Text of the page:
New hope to stop spread of antibiotic resistance
A team led by University College London (UCL) and Birkbeck researchers has discovered a new path to help stop the spread of antibiotic resistance, in an action that could affect the lives of millions of people worldwide.
The groundbreaking research published in Nature showed for the first time the structure of the transport apparatus that allows the spread of antibiotic-resistant genes between bacteria.
Antibiotic resistance occurs naturally, but overuse and misuse of antibiotics in humans and animals is accelerating the emergence of antibiotic-resistant bacteria, threatening the ability to treat common infectious diseases.
By understanding the way bacteria exchange genes, scientists can discover ways to prevent the spread of antibiotic-resistant genes or exploit the transport mechanism so that it delivers beneficial genes to higher organisms.
Professor Gabriel Waksman (UCL Structural & Molecular Biology and Birkbeck, University of London), the study’s lead author, said: “We are in a global crisis of antibiotic resistance, which threatens to overcome health systems around the world – the World Health Organization describes antibiotic resistance ‘as one of the greatest threats to global health, food security and development today’.”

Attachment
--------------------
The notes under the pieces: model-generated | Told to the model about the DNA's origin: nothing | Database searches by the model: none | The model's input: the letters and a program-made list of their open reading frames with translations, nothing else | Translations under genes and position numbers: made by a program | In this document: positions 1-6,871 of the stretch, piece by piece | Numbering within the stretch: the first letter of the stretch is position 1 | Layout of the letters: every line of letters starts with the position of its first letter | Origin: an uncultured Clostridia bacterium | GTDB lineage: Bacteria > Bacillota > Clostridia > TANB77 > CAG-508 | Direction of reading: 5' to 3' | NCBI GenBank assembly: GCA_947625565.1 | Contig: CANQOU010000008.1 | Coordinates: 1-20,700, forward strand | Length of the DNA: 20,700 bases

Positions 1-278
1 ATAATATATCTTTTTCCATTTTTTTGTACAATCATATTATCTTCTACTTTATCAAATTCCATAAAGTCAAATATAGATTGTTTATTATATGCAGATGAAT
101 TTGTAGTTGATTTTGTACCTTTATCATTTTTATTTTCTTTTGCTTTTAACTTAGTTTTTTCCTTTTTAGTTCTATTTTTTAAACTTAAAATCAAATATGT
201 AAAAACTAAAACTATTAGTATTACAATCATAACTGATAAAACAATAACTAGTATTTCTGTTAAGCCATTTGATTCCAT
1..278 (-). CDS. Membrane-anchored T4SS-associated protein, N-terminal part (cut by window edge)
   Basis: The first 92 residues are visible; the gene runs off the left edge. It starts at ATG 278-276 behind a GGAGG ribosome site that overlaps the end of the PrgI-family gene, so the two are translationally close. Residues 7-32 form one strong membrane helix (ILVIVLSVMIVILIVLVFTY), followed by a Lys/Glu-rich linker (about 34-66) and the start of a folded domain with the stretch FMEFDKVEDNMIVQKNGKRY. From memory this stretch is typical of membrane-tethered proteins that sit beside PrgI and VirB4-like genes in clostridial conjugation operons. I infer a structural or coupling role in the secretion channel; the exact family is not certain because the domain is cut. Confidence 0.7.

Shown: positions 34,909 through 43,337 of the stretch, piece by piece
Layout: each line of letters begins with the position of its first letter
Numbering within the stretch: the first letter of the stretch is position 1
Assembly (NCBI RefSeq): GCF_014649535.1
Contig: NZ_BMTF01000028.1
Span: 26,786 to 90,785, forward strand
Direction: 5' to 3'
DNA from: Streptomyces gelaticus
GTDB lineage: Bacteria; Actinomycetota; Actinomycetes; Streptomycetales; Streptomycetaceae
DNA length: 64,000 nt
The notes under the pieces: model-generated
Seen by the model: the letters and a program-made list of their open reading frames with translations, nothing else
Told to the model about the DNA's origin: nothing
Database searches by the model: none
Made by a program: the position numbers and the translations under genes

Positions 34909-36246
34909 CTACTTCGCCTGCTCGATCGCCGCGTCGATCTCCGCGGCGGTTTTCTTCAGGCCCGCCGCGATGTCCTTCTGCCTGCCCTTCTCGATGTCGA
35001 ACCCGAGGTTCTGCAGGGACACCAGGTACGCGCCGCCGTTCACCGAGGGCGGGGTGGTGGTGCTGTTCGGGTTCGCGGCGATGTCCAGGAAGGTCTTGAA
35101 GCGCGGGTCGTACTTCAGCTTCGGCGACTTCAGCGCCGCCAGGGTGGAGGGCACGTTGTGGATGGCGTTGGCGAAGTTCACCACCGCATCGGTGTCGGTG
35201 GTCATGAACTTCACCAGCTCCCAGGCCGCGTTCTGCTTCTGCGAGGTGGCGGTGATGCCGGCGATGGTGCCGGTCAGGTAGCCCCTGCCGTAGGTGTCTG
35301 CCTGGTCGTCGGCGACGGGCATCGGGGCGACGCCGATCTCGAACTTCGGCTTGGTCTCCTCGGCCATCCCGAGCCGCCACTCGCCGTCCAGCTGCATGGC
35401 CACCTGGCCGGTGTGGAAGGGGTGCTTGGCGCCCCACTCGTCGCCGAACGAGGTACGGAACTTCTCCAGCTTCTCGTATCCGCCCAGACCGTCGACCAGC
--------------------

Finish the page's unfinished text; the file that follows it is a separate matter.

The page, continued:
“This research is critical to understanding how antibiotic resistance is spread among bacterial populations. Now that we can visualize the structure of the transport apparatus, my research will focus on how the transport apparatus works to transfer genes.”
Bacterial Viruses: Faithful Allies Against Antibiotic Resistance
Kévin Macé et al, Cryo-EM structure of a type IV secretion system, Nature (2022). DOI: 10.1038/s41586-022-04859-y
Quote: New Hope to Stop the Spread of Antibiotic Resistance (June 2022, June 23) retrieved June 23, 2022 from https://phys.org/news/2022-06-antibiotic-resistance.html
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